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The Killing Joke had garish colors in its original printing, then in the Deluxe Edition the colors were muted. This was how the artist thinks the story should have been colored from the beginning, but some fans prefer the original colors in order to emphasize the nightmarish aspect of the story.

I like to think of it this way: The original coloring represents the story as the Joker sees it, and the new coloring represents the story as Batman sees it.

I am inclined to side with Batman, because compared to what most supervillains get up to, Joker's antics here are rather petty. Tawdry, even. The Joker doesn't look like some evil criminal mastermind in this story. He looks like a nasty little jerk with a gun who thinks he can justify his behavior by proving that anyone would end up like him if they ran into one really bad day like he did.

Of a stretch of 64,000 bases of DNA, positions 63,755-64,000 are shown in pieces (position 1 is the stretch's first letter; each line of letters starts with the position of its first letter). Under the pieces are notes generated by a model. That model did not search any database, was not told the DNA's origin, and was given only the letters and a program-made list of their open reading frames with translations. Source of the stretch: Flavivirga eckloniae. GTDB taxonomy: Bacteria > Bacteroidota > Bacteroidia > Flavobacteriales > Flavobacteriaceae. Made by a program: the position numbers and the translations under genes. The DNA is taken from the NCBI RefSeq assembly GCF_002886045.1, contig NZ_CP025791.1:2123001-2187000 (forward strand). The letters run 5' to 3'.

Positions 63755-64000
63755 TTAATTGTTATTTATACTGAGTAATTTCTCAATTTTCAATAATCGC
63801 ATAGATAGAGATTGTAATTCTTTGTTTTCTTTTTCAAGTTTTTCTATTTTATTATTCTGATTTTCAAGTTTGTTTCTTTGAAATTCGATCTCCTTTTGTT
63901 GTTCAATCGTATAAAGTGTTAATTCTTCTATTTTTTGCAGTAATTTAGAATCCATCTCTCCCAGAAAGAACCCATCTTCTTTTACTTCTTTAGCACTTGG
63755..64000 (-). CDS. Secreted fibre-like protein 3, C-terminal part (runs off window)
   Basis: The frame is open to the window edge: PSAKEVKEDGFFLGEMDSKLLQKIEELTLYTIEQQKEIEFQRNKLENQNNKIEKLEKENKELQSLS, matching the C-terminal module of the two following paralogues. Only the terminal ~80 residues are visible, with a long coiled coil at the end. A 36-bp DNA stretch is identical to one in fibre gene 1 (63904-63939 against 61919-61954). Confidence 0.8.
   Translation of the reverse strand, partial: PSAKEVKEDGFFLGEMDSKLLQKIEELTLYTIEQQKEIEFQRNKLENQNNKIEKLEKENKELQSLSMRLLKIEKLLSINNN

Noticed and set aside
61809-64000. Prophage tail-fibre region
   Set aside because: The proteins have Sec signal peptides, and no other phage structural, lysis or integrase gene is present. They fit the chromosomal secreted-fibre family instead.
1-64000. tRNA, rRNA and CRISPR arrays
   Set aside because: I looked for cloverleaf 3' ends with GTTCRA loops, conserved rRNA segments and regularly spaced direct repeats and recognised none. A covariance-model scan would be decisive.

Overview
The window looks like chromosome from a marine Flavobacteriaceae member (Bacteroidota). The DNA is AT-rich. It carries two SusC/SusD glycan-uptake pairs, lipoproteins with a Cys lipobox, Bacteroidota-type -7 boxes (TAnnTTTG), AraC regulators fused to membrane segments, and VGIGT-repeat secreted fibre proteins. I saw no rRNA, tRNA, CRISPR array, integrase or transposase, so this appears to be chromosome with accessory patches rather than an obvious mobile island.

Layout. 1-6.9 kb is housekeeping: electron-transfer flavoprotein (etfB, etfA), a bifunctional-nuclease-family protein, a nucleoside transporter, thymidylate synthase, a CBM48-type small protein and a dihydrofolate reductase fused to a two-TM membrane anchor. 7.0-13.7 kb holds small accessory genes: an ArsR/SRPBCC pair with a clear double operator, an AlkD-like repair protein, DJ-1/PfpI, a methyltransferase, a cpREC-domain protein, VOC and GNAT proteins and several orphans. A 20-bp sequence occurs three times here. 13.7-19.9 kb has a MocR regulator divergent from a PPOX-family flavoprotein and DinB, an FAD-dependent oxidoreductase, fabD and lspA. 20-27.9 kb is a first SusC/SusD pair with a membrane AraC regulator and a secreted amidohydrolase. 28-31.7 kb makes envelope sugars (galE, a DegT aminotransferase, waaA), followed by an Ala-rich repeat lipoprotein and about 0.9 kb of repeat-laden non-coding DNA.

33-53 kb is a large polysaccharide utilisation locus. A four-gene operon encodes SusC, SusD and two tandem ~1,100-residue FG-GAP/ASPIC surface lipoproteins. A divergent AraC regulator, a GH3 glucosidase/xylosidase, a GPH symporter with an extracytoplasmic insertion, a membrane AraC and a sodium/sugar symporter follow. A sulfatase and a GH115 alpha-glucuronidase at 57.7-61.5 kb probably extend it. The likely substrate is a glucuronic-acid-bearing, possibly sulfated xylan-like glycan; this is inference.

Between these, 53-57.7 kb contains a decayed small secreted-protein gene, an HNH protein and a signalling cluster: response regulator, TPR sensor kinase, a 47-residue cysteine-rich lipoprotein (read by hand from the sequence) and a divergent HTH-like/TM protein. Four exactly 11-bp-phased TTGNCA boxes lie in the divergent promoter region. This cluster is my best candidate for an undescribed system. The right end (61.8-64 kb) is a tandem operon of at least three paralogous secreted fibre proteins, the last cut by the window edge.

But a bad day is not how the Joker's backstory plays out. He didn't have ONE bad day. He had a lifetime of misery, years of disappointment and never-ending anxiety, and his worst day was a culmination, not an anomaly. What he did to Barbara was an anomaly. For Barbara and her father, Joker's actions came right out of nowhere. So neither of them broke down. One bad day is not enough.

The garish colors give too much credence to the Joker's idea that his actions have some kind of existential significance. So let them be as dingy and dull as the man's actions.

Besides which, he admits that he might be making up his entire history. I can hardly offer any sympathy for his story if he won't stick to it.

Brevity Quest 2020